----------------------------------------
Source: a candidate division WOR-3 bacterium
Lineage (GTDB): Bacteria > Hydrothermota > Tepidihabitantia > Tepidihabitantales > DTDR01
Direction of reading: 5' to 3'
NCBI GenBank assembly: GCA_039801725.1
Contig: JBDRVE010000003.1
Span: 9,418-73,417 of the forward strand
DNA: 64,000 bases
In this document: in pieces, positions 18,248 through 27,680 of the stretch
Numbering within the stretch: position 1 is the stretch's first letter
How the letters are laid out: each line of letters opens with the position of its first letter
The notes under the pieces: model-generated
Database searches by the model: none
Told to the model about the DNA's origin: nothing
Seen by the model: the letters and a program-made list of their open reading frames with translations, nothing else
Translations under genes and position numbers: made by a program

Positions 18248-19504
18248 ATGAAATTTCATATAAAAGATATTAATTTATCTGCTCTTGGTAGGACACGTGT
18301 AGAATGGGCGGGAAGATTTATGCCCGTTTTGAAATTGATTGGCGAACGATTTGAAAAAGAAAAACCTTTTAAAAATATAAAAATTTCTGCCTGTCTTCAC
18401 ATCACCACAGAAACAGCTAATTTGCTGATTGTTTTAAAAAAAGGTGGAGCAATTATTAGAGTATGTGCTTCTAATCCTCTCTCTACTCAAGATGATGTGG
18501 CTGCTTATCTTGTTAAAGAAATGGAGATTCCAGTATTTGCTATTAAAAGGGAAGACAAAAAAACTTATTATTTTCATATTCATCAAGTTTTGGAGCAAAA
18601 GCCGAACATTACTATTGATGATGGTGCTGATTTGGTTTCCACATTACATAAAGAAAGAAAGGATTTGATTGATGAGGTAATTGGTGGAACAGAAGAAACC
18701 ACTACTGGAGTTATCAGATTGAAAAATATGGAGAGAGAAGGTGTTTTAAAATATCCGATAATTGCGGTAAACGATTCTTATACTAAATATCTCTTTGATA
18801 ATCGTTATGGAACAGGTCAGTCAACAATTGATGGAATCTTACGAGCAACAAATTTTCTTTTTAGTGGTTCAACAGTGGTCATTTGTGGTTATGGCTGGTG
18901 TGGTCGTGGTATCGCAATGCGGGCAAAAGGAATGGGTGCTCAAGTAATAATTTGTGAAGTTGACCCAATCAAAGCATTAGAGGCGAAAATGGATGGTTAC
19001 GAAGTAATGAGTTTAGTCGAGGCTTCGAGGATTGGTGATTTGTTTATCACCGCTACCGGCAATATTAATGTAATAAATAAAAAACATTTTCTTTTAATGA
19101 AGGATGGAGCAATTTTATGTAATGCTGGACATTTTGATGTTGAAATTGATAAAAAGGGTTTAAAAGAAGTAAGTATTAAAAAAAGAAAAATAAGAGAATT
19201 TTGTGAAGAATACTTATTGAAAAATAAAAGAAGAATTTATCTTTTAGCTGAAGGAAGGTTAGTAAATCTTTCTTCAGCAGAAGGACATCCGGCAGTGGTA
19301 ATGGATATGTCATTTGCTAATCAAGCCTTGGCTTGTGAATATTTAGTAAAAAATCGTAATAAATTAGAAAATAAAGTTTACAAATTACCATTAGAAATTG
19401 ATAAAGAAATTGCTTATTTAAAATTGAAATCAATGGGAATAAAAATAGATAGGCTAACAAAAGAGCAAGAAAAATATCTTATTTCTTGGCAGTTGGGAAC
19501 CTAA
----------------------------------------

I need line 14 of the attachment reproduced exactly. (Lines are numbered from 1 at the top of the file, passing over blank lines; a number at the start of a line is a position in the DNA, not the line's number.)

Seen by the model: the letters and a program-made list of their open reading frames with translations, nothing else